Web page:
Some House Democrats say Capitol Hill should ditch its mask mandate by March, as a number of blue state governors relent on COVID-19 rules because the omicron surge is easing and Americas want to get on with their lives.
Rep. Sean Patrick Maloney of New York kicked things off for House Democrats by characterizing New York Gov. Kathy Hochul’s decision Wednesday to roll back a state mask mandate this week as a win for President Biden.
“Thank you to President Biden and Governor Hochul for getting us to this point. We are making tremendous progress thanks to their strong, science-based leadership. I fully support the decision to roll back mask mandates,” tweeted Mr. Maloney, chairman of the Democratic Congressional Campaign Committee.
Republicans say Democrats are changing their tune because they know COVID-19 rules are a political liability in a midterm election year.
But whether that shift applies to Capitol Hill remains to be seen. The mask mandate on the House floor has led to spats in hallways and $100,000 in combined fines against Republican Reps. Marjorie Taylor Greene and Andrew Clyde of Georgia, as of late December.
A decision to ease off masking would largely depend on the U.S. Capitol physician, Dr. Brian Monahan, who promoted mask-wearing during the surge of the omicron variant and has guided Democratic leaders’ thinking on the virus.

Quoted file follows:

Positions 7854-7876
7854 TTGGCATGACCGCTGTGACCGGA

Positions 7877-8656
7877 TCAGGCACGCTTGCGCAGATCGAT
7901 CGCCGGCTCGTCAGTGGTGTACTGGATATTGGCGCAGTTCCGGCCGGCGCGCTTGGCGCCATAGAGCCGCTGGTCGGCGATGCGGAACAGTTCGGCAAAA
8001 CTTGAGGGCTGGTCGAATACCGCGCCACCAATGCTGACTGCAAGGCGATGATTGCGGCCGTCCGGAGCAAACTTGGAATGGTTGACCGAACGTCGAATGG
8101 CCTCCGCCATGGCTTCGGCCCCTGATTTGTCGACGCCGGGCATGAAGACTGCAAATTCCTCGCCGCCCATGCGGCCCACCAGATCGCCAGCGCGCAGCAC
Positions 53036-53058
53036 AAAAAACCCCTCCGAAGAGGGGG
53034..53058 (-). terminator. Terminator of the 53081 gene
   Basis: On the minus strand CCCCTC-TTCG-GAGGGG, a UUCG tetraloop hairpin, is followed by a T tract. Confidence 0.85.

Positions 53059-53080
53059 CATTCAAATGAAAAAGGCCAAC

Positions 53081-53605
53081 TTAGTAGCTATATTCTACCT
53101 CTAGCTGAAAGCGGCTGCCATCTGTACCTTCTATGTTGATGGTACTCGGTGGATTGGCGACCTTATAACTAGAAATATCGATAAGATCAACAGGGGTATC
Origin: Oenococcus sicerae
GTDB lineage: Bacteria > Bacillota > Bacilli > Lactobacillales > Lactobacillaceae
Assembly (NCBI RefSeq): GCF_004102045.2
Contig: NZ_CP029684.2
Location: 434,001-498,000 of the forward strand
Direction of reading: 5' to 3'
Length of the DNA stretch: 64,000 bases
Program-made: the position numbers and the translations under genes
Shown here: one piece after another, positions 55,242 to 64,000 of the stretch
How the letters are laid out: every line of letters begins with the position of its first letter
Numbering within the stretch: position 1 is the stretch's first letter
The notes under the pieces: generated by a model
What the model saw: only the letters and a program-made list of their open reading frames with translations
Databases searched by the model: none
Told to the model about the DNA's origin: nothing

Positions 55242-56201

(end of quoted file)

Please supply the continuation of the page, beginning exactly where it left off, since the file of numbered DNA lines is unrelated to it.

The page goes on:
Some Democrats have signaled they’d like to ditch the mask rule by spring.
Rep. Susan Wild, Pennsylvania Democrat, told Politico that too much of the House Ethics Committee’s work has been wrapped up in enforcing mask rules on the House floor and fines for violations.
“The Ethics Committee has sadly been turned into the mask police, and we’re spending way too much time on mask violation issues,” Ms. Wild told the outlet. “When we come back [from recess] … in early March, unless there’s been some new strain or variant, I think it’s time to get rid of the masked mandate.”
Rep. Dan Kildee, Michigan Democrat, told Politico he wished more lawmakers were vaccinated, but said Congress needs to move with the pandemic and the “time will come sooner rather than later” to lift the mandate, likely by spring.
Their comments follow decisions by Democratic governors in California and the Northeast to lift some or all of their mask requirements by early March.
The Biden administration is lagging behind governors in terms of guidance, however.
The Centers for Disease Control and Prevention said it is too early to move off guidance that recommends universal masking in K-12 schools and face coverings in public indoor spaces in geographic areas with high or substantial transmission — basically the whole country.
CDC Director Dr. Rochelle Walensky said local governments will make their own decisions on requirements based on the pandemic situation in their borders.
For more information, visit The Washington Times COVID-19 resource page.